-Interview

Never

-Former

-Current

6

Kachuri (2014) [39]

Population-based case–control

Canada

Undetermined

Register

Self-reported questionnaire

Industrial hygienist

Never

≥30 Y

Self-reported questionnaire

<10 P.Y

≥40 P.Y

8

Consonni (2015) [40]

Pooled case–control

Europe, Canada, Hong Kong and New Zealand

Bricklayers

-Register

-Hospital

Questionnaire

Matrix

Never bricklayers

Ever bricklayers

Questionnaire

Never

Ever

8

Lacourt (2015) [34]

Pooled case–control

Montreal (Canada)

Construction

Hospital

Questionnaire

Expert

Never

Substantial

Questionnaire

Never-low

Medium-heavy

7

Diesel-smoking interaction studies

Silverman (2012) [41]

Nested case–control

USA

Non-metal mining facilities

-Register

-Death certificate

Computer-assisted telephone interview

Measures

Never

Tertiles

Computer-assisted telephone interview

Never

≥2 P.D

8

Pintos (2012) [42]

Pooled case–control

Canada

Wide range of occupations and industries

Incident case

Questionnaire

-Chemist

-Industrial hygienist

Never

Substantial

Questionnaire

Never-low (0–15 P.Y)

Medium-heavy (>15 P.Y)

7

NOS the Newcastle-Ottawa quality assessment Scale, S current smokers, Y years, YUED Years of Underground Exposure to Dust, P.Y Pack.Year

Table 6

Results of silica-smoking and diesel-smoking interaction studies included in the systematic review

Author (Year)

Subjects (cases)

Cases (controls)

Perioda

NS/Exposed

S/Exposed

Interaction Estimation

Interpretation

Additive

Multiplicative

Additive

Multiplicative

Silica-smoking interaction studies

Liu (2013) [36]

34018

546

1960–2003

HR = 1.10 (0.68-1.78)

HR = 3.83 (2.48-5.90)

RERI = 0.98

(0.23-1.74)

IT

P = 0.25

No

No

Fu (1994) [37]

M: 79

M: 188

1973–1989

NA

NA

NA

IT

P = 0.57

NA

No

Cassidy (2007) [38]

M: 2197

F: 655

M: 2295

F: 809

1998–2002

OR = 1.41 (0.79 -2.49)

OR = 1.41 (1.07-1.87)

NA

Test for Heterogeneity P = 0.37

NA

No

De Matteis (2012) [6]

M: 1537

M: 1617

2002–2005

OR = 1.41 (0.51-3.91)

OR = 44.98 (27.15-74.52)

NA

LRT

P = 0.94

NA

No

Kachuri (2014) [39]

M: 1681

M: 2053

1994–1997

OR = 0.63 (0.26-1.52)

OR = 42.53 (23.54-76.83)

S = 2.38

(1.35-4.21)

V = 3.59

(1.51-8.49)

Positive

Positive

Consonni (2015) [40]

M: 15608

M: 18531

1985–2010

OR = 1.18

OR = 18.5

RERI = 6.80

(4.36-9.62)

IT

P = 0.28

Positive

No

Lacourt (2015) [34]

M: 241

M: 196

St.1: 1979–1986 St.2: 1996–1998

OR = 3.1 (1.0–9.6)

OR = 1.4 (0.7–2.7)

NA

IT

P = 0.02

NA

Negative

Diesel-smoking interaction studies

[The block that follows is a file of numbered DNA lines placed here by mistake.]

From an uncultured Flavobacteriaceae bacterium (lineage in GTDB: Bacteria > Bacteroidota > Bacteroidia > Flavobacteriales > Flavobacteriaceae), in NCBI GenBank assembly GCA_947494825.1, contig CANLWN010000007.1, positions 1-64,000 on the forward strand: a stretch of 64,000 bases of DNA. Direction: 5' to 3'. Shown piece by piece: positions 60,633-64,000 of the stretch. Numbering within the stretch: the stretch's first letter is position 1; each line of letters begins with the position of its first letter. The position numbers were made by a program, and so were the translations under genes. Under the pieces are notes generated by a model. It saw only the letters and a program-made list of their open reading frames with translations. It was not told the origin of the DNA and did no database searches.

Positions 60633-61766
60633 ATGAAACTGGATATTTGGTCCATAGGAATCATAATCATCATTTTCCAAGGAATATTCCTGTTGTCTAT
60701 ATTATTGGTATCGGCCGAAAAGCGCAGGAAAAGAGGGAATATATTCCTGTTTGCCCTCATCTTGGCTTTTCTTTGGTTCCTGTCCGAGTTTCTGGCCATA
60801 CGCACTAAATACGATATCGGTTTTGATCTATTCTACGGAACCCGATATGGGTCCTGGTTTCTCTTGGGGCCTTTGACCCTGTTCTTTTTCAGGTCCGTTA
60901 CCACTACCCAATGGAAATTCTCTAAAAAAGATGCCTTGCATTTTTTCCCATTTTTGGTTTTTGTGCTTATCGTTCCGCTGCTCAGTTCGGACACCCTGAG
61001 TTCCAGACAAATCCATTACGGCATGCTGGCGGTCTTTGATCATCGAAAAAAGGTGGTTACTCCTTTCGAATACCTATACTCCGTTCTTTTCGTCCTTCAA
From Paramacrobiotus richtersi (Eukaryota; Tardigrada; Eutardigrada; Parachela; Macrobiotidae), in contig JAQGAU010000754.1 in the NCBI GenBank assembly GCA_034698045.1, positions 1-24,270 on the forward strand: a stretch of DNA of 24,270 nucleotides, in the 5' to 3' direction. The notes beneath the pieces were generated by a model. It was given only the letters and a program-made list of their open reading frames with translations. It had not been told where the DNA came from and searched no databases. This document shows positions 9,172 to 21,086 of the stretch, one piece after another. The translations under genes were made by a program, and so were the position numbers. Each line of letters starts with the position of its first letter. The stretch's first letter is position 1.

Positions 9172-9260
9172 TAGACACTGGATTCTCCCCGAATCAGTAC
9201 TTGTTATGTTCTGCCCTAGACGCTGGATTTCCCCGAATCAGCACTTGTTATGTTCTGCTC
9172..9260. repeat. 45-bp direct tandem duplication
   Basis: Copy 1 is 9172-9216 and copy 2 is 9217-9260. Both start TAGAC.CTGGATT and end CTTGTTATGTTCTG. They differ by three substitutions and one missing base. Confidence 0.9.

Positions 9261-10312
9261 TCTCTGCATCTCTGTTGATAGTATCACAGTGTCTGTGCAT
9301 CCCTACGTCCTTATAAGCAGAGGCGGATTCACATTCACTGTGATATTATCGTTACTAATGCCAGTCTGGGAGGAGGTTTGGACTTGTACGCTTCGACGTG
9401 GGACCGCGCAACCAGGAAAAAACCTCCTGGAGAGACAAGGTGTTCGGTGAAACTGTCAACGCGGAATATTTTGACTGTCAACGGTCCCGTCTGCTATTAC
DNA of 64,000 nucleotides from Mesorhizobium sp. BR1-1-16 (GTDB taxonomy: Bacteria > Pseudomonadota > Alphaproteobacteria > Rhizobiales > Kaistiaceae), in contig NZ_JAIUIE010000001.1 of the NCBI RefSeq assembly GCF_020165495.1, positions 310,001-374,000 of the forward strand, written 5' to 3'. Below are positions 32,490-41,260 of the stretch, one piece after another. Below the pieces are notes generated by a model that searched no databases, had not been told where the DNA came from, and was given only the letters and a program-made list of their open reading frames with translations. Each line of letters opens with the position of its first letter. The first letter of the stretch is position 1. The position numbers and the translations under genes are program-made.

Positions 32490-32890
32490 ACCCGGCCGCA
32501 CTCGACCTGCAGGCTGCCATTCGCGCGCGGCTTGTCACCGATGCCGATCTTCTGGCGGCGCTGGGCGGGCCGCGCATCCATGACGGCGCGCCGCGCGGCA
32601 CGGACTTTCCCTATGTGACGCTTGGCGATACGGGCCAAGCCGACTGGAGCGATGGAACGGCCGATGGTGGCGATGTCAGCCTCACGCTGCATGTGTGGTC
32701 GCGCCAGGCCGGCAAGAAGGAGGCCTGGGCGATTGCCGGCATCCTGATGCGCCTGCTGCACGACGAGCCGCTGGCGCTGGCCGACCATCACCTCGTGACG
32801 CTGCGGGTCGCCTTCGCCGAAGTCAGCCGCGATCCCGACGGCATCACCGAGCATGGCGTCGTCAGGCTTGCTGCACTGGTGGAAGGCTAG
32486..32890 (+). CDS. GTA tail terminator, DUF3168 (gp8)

Silverman (2012) [41]

M: 198

M: 562 Ma

1947–1977

OR = 7.30 (1.46- 36.57)

OR = 17.38 (3.48-86.73)

NA

IT

P = 0.086

NA

No

Pintos (2012) [42]

St. I: M: 857 St. II: M: 736

St. I: M: 533 St. II: M: 894

St. I: 1979–1986

St. II: 1996–2001

OR = 2.29 (1.1-4.6)

OR = 9.84 (6.4-15.1)

NA

IT

OR = 1.15 (0.5-2.7)

NA

No

M Males, F Females, S Smokers, NS Non-Smokers, NA Not Applicable, S Synergy Index, V Multiplicativity Index, RERI Relative Excess Risk due to Interaction, LRT likelihood ratio test, IT interaction term

a: Follow-up or recruitment period

Five case–control studies were reviewed in this study to assess the silica-smoking statistical interaction. Two studies, one conducted in several centers in Europe and the other in Italy, showed that there is no multiplicative interaction [6, 38]. A study published in 2015, evaluated the multiplicative interaction between the exposure of construction workers to crystalline silica and smoking. The study showed a negative multiplicative interaction; the effect of occupational exposure to crystalline silica was higher for non/light smokers than for medium/heavy smokers [34]. A population-based case–control study in eight Canadian provinces showed positive additive and positive multiplicative interactions [39]. Another pooled case–control study (SYNERGY study) showed positive additive interaction, but no multiplicative interaction [40].

Diesel-smoking statistical interaction

Only two articles assessed the diesel-smoking statistical interaction were included in our review (Table 5). These two studies presented a nested case–control study of the workers of eight non-metal mining facilities in United States [41] and a pooled case control study conducted in Montreal (Canada) [42]. The results of these two studies (Table 6) showed the absence of a multiplicative interaction [41, 42].

Discussion

Overall, this review suggests the absence of a multiplicative statistical interaction between the three most frequent occupational lung carcinogens, asbestos, crystalline silica and diesel engine exhaust emissions and tobacco smoking. On the other side, there is no enough evidence from the literature to conclude on the additive statistical interaction.

Asbestos-smoking statistical interaction